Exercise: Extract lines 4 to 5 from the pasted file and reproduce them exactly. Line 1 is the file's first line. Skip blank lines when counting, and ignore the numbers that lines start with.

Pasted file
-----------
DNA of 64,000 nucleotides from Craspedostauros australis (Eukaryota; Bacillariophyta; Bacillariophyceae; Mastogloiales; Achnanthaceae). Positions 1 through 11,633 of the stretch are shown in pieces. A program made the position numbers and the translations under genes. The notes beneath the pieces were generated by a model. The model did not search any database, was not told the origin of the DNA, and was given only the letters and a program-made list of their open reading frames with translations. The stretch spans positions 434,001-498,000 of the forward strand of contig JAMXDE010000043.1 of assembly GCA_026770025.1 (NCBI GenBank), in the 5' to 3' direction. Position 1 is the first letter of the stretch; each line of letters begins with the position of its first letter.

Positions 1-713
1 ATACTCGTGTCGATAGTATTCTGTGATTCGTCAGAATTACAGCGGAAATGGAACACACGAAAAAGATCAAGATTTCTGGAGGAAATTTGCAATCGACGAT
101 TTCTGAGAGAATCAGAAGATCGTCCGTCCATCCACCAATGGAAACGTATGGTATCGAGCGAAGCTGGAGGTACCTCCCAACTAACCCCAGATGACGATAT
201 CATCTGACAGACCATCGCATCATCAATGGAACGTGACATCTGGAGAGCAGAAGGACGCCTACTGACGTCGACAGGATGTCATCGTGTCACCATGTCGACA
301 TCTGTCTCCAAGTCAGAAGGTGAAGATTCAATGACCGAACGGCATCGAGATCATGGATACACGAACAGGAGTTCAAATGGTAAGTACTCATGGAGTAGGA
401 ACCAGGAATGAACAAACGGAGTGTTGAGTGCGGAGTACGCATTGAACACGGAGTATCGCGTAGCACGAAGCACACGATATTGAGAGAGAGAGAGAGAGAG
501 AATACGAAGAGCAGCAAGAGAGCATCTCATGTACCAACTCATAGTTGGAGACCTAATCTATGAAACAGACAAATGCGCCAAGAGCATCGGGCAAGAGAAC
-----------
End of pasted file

101 TTCTGAGAGAATCAGAAGATCGTCCGTCCATCCACCAATGGAAACGTATGGTATCGAGCGAAGCTGGAGGTACCTCCCAACTAACCCCAGATGACGATAT
201 CATCTGACAGACCATCGCATCATCAATGGAACGTGACATCTGGAGAGCAGAAGGACGCCTACTGACGTCGACAGGATGTCATCGTGTCACCATGTCGACA